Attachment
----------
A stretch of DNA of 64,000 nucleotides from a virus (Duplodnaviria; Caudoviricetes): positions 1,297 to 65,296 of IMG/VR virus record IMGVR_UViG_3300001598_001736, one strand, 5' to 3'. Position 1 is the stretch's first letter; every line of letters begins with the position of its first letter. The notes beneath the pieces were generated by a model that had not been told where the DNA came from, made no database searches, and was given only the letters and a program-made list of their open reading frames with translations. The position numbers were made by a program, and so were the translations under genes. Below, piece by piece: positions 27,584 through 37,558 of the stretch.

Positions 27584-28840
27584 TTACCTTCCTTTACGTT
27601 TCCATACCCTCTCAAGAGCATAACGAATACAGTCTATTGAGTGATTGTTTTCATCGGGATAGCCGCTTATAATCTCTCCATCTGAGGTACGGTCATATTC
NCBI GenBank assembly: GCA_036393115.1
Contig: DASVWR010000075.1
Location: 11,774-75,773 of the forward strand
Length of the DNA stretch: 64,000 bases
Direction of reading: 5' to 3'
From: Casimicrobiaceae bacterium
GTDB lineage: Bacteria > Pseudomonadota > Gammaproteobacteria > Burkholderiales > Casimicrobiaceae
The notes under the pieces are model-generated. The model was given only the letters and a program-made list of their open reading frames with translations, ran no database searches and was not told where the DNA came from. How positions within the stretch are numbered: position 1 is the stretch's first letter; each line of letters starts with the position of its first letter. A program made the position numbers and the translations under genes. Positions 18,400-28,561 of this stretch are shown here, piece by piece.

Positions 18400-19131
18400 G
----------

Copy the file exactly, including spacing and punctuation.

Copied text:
A stretch of DNA of 64,000 nucleotides from a virus (Duplodnaviria; Caudoviricetes): positions 1,297 to 65,296 of IMG/VR virus record IMGVR_UViG_3300001598_001736, one strand, 5' to 3'. Position 1 is the stretch's first letter; every line of letters begins with the position of its first letter. The notes beneath the pieces were generated by a model that had not been told where the DNA came from, made no database searches, and was given only the letters and a program-made list of their open reading frames with translations. The position numbers were made by a program, and so were the translations under genes. Below, piece by piece: positions 27,584 through 37,558 of the stretch.

Positions 27584-28840
27584 TTACCTTCCTTTACGTT
27601 TCCATACCCTCTCAAGAGCATAACGAATACAGTCTATTGAGTGATTGTTTTCATCGGGATAGCCGCTTATAATCTCTCCATCTGAGGTACGGTCATATTC
NCBI GenBank assembly: GCA_036393115.1
Contig: DASVWR010000075.1
Location: 11,774-75,773 of the forward strand
Length of the DNA stretch: 64,000 bases
Direction of reading: 5' to 3'
From: Casimicrobiaceae bacterium
GTDB lineage: Bacteria > Pseudomonadota > Gammaproteobacteria > Burkholderiales > Casimicrobiaceae
The notes under the pieces are model-generated. The model was given only the letters and a program-made list of their open reading frames with translations, ran no database searches and was not told where the DNA came from. How positions within the stretch are numbered: position 1 is the stretch's first letter; each line of letters starts with the position of its first letter. A program made the position numbers and the translations under genes. Positions 18,400-28,561 of this stretch are shown here, piece by piece.

Positions 18400-19131
18400 G